Published on 29/11/2016 in News
The huge turnout for the Proximus Cyber Security Convention proved it once again: security is attracting more and more attention. And rightly so. Various incidents have occurred over the past few months that have made the vulnerability of the connected world painfully obvious. Visitors to the Cyber Security Convention heard, among other things, about how the motives and techniques of cyber criminals are evolving. In addition, a wide-ranging programme of workshops gave them the chance to learn more about how companies can arm themselves against the risks.
“Often the CEO asks the wrong question to the CSO,” said Paul King, UK CSO (Chief Security Officer) at Cisco Systems UK. “The CEO should not ask whether they are secure, but should ask the CSO if they are happy with the level of risk to the business”. The CEO must understand the level of risk that the business is accepting because if something goes wrong, the CEO is responsible and they will have to explain what happened to the press, the customers, the regulators and the shareholders. In his presentation, Paul King explained how Cisco has excellent security visibility by using the network as a sensor for detecting and protecting against cyber attacks. While this covers 95% of the threats, there is an additional team that focuses on threat intelligence to address so-called Advanced Persistent Threats (APT). “This is where the greatest danger lies today,” according to Paul King, “because a lot of companies don’t even realise that criminals have made their way in.”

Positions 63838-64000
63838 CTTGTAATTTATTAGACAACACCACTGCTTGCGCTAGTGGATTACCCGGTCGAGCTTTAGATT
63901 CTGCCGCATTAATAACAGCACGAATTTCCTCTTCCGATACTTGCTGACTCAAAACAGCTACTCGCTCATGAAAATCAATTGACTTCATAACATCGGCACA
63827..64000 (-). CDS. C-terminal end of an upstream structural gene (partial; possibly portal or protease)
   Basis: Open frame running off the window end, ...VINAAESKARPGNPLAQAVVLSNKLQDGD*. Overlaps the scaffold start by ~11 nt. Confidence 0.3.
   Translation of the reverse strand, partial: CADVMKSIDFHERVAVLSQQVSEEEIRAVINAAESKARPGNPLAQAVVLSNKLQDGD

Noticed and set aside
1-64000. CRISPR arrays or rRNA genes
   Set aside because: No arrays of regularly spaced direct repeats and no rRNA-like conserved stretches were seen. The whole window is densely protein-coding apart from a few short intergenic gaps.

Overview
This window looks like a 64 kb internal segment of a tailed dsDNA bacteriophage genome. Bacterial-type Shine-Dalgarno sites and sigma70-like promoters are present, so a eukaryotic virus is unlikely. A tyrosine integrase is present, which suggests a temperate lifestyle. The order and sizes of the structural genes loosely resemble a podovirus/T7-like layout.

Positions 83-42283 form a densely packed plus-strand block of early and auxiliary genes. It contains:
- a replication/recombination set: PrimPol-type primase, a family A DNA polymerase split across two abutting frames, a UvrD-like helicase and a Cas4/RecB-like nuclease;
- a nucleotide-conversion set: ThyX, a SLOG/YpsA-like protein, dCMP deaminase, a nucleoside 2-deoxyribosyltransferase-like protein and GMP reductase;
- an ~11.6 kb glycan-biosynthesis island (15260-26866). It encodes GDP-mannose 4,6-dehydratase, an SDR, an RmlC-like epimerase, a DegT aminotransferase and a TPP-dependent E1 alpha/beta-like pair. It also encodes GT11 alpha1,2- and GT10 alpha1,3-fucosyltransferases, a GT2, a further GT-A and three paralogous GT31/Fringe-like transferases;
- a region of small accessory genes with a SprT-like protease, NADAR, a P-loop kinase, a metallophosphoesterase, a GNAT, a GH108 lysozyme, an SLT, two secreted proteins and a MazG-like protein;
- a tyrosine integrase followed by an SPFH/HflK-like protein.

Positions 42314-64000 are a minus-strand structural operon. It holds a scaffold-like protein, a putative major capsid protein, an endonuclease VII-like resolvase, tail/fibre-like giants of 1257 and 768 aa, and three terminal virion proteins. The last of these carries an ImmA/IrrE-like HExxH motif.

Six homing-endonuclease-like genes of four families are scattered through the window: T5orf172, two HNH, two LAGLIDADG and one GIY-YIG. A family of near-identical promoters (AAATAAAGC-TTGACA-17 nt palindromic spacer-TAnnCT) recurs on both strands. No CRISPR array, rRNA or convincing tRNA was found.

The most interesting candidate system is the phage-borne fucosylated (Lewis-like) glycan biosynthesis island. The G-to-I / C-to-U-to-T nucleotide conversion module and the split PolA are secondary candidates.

Financial and administrative institutions are often potential targets of cybercriminals. The European Union protects its institutions with a security team of thirty employees. “Everything is connected today,” says Freddy Dezeure, head of CERT-EU, “and so everything is vulnerable.” He sees a development in cybercriminals’ motives. “It goes further than stealing money, espionage or political activism. We see actions that are aimed at disrupting the whole of society, for instance by paralyzing the financial system or the energy supply facilities.” So Freddy Dezeure argues in favor of more cooperation, not just between business and IT, but also between businesses and institutions. “Cyber risks have to be included in the general business risk processes.”
The link between business and IT also came clearly to the fore in a debate with four CISOs: Frédéric Ruelle (Federal Public Department of Foreign Affairs), Ian West (NATO NCI Agency), Kris Hallaert (Elia) and Stefan Van Gansbeke (CM-MC). The general opinion was that CISOs have to find their place in the organization as the link between the business and the security experts. What is more, CISOs have to adopt a position independent of the CIO. Fabrice Clément, CISO at Proximus, pointed out that people are not the weakest element, but precisely the most important link in the story.
“You have to think like the bad guys,” explained Olivier Ménil, Business Development Manager Security at Proximus, “to be able to anticipate as well as possible.”